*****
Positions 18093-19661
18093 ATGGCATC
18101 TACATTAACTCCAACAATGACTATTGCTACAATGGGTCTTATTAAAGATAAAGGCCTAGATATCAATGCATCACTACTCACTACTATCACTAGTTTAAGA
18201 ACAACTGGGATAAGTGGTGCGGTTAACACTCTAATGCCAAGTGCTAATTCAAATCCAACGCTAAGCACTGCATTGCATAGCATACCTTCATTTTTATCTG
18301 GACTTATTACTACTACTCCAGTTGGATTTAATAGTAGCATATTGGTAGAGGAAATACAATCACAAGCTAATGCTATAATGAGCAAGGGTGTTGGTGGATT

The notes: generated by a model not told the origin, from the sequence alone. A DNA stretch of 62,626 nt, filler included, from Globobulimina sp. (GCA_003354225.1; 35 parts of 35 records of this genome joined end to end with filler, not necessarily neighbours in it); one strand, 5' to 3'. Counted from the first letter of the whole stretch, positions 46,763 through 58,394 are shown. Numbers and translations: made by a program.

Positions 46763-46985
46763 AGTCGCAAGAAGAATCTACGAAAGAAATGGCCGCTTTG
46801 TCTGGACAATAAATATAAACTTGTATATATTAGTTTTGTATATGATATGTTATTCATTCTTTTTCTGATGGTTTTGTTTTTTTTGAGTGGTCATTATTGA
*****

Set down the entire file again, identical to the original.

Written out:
Positions 18093-19661
18093 ATGGCATC
18101 TACATTAACTCCAACAATGACTATTGCTACAATGGGTCTTATTAAAGATAAAGGCCTAGATATCAATGCATCACTACTCACTACTATCACTAGTTTAAGA
18201 ACAACTGGGATAAGTGGTGCGGTTAACACTCTAATGCCAAGTGCTAATTCAAATCCAACGCTAAGCACTGCATTGCATAGCATACCTTCATTTTTATCTG
18301 GACTTATTACTACTACTCCAGTTGGATTTAATAGTAGCATATTGGTAGAGGAAATACAATCACAAGCTAATGCTATAATGAGCAAGGGTGTTGGTGGATT

The notes: generated by a model not told the origin, from the sequence alone. A DNA stretch of 62,626 nt, filler included, from Globobulimina sp. (GCA_003354225.1; 35 parts of 35 records of this genome joined end to end with filler, not necessarily neighbours in it); one strand, 5' to 3'. Counted from the first letter of the whole stretch, positions 46,763 through 58,394 are shown. Numbers and translations: made by a program.

Positions 46763-46985
46763 AGTCGCAAGAAGAATCTACGAAAGAAATGGCCGCTTTG
46801 TCTGGACAATAAATATAAACTTGTATATATTAGTTTTGTATATGATATGTTATTCATTCTTTTTCTGATGGTTTTGTTTTTTTTGAGTGGTCATTATTGA